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One of the weightiest problems for the medical practitioner is coping with the human needs of the person caught up in a catastrophic, life-threatening illness. The oncologist, by the very make-up of his practice, is in a unique position both to define the flux of anxieties associated with such an illness and to propose strategies for their containment. Ernest Rosenbaum, a San Francisco hematologist and oncologist, writes eloquently and saliently of these issues in his book. His undergirding principle of patient care in such a situation emerges clear, without ambiguity: the patient is to be treated foremost for his personal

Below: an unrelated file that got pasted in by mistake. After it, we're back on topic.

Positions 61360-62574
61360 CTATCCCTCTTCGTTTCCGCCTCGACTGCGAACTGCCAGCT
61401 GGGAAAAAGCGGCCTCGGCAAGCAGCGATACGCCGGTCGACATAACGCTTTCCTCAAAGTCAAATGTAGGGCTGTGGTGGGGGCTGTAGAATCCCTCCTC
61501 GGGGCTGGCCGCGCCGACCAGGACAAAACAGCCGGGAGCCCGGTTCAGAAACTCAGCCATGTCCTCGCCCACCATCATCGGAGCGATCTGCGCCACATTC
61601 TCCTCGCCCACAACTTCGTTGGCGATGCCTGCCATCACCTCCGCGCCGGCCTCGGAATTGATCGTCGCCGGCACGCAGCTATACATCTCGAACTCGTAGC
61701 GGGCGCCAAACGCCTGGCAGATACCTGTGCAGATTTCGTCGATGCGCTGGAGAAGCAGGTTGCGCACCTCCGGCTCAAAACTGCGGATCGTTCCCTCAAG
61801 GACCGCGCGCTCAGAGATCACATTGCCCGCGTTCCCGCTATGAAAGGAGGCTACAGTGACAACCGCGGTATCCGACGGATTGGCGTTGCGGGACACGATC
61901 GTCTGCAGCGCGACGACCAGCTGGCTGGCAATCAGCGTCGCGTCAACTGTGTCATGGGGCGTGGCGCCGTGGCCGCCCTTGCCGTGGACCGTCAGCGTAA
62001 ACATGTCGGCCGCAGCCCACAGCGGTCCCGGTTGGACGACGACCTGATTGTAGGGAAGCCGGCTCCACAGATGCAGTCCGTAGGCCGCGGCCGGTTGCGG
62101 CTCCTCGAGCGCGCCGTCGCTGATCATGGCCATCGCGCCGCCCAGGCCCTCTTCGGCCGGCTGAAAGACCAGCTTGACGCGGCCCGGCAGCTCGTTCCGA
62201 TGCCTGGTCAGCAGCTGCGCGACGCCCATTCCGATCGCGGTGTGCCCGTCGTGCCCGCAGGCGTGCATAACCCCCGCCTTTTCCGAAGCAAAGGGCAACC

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Living with Cancer.. Ann Intern Med. 1976;84:510–511. doi: 10.7326/0003-4819-84-4-510_2
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Published: Ann Intern Med. 1976;84(4):510-511.
Copyright © 2017 American College of Physicians. All Rights Reserved.
Print ISSN: 0003-4819 | Online ISSN: 1539-3704
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